Why even look at Cummins, DeLaRue and others if they do not compete directly with Coinstar? Coinstar's patent portfolio does not exclude other companies from producing highly accurate, rapid, low maintenance coin counting machines and systems similar to Coinstar for counting coins and redeeming vouchers without patent violations, as most self service coin counting machines do. Coinstar's moat is smaller than many believe.

Coin Counting Competition

Coinstar has had no formal free-standing retail coin counting competition since Cash Technologies, a struggling coin counting company, lost a patent battle with Coinstar. However, a massive amount of informal competition exists for Coinstar's basic coin counting service in the United State's banking institutions, or as Economic Census of the US Department of Commerce puts it, “Depository Credit Intermediation” establishments.

In the 1997 Economic Census, an economic accounting of the United States done every five years by the Census Bureau of the Department of Commerce counts over 100,000 banks, savings institutions, credit unions and thrifts, which it refers to as a group as “Depository Credit Intermediation” institutions (from now on to be referred to as banks). This huge installed base of banks means that even adding the number of supermarkets to department stores in the United States barely equals half the number of banks, by my calculations. Although I have not been able to secure any scientific counts, an educated guess on the number of banks with coin counting equipment is about a third (although many of these banks do not offer free or cheap coin counting).

Although Coinstar did fill a niche being abandoned by banks over the last decade, there is a burgeoning corporate and individual counter movement to fee-for-everything banking. The best example of this, I believe, is Commerce Bank in New Jersey. While most banks maintain bankers hours, Commerce adds hours, including Sunday hours. As other banks begin to charge you for teller transactions, Commerce makes sure that there are not only tellers but also banking representatives available if you are interested in adding new services and options. And instead of charging for coin counting, Commerce adds a free, self-service coin counting machine to every branch, almost 200 at last count. Apparently, customer service pays, as indicated by their more than doubled share price over the past two years and robust branch additions.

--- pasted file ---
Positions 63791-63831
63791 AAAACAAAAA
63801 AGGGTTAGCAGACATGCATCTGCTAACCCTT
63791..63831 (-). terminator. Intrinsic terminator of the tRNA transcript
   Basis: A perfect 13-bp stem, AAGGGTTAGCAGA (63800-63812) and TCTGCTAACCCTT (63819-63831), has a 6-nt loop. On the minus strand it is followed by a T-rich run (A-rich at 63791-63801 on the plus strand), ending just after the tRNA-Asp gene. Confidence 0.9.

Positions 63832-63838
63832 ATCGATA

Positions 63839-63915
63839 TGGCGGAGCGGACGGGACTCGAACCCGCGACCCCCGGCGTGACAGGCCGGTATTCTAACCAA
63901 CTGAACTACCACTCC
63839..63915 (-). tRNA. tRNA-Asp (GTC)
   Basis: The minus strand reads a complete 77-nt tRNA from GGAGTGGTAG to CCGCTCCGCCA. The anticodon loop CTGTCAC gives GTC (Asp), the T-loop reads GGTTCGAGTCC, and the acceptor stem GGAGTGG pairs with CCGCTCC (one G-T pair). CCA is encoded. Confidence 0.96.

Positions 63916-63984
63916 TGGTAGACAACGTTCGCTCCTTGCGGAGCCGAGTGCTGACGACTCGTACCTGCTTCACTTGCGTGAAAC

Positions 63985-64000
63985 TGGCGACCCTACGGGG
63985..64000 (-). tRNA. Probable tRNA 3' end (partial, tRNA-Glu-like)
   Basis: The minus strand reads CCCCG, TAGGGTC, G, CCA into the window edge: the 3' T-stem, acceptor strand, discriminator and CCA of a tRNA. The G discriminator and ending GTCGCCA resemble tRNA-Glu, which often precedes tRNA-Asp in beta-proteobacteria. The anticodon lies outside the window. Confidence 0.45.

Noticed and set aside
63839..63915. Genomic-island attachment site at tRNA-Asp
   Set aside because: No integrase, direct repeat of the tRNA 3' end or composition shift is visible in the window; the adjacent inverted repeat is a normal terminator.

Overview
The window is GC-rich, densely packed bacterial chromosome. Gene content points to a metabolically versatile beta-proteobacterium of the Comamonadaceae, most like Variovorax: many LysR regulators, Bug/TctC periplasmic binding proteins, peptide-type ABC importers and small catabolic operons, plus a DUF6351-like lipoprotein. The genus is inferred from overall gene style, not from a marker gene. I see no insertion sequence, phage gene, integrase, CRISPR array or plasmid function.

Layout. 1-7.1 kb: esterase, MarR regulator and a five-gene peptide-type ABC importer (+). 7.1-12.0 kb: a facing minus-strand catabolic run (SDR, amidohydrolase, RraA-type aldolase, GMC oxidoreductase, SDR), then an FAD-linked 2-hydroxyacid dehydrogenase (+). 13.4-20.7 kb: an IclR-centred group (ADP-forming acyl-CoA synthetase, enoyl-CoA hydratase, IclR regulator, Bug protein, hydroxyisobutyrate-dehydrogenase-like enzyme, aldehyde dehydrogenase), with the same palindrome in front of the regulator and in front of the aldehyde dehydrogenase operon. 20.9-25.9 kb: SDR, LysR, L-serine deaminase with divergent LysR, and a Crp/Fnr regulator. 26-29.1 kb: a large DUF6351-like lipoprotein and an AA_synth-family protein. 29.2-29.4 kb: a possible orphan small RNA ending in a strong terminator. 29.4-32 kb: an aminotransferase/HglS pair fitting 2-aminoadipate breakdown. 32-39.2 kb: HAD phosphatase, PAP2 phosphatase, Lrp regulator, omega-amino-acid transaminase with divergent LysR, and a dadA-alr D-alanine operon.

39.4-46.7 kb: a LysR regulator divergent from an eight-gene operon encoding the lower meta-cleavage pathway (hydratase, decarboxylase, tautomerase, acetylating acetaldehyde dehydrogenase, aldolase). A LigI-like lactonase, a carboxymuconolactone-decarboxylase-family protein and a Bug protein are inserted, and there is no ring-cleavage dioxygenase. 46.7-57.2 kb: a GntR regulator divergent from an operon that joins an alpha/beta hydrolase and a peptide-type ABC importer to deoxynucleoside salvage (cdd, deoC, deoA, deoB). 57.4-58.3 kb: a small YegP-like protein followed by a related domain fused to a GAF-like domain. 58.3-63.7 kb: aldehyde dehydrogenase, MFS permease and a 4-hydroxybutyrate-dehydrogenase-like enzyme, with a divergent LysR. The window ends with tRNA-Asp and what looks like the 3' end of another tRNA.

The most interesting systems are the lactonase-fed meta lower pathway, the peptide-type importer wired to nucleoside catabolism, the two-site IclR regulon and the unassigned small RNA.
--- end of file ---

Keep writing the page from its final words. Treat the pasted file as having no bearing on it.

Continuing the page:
In addition, with the creation of and grassroots support for the Coin Counting Home Page, at, a single source of non-Coinstar coin counting locations exist. Both corporate and grassroots efforts may threaten Coinstar's coin counting business, through which it currently earns all of its revenue and will earn for probably the next three quarters.

Relationships & Partnerships

Perhaps one of Coinstar's biggest hurdles, is the pending banks/card companies versus retailers battle which will be a drag on further development of debit card commerce.

Retailers are battling Visa and Mastercard over the demise of flat fee transaction cards, which the credit card companies and their bank partners have nearly killed and replaced with their percent based transaction cards. This battle is probably affecting Coinstar because it has impacts on who gets what share of credit/debit transactions, and is a sensitive issue to its retail partners. Coinstar's recently added bank-experienced board members are surely related to figuring out this new terrain.

What about the broader field of free standing kiosk competition? I am not prepared to say which way the field will go, such as which type of partnering will succeed, what types of locations will these systems work in, and other business model nuances. But a “competitor” in the loose sense of the word is Radiant Systems, and it is an almost eerie doppelganger to Coinstar.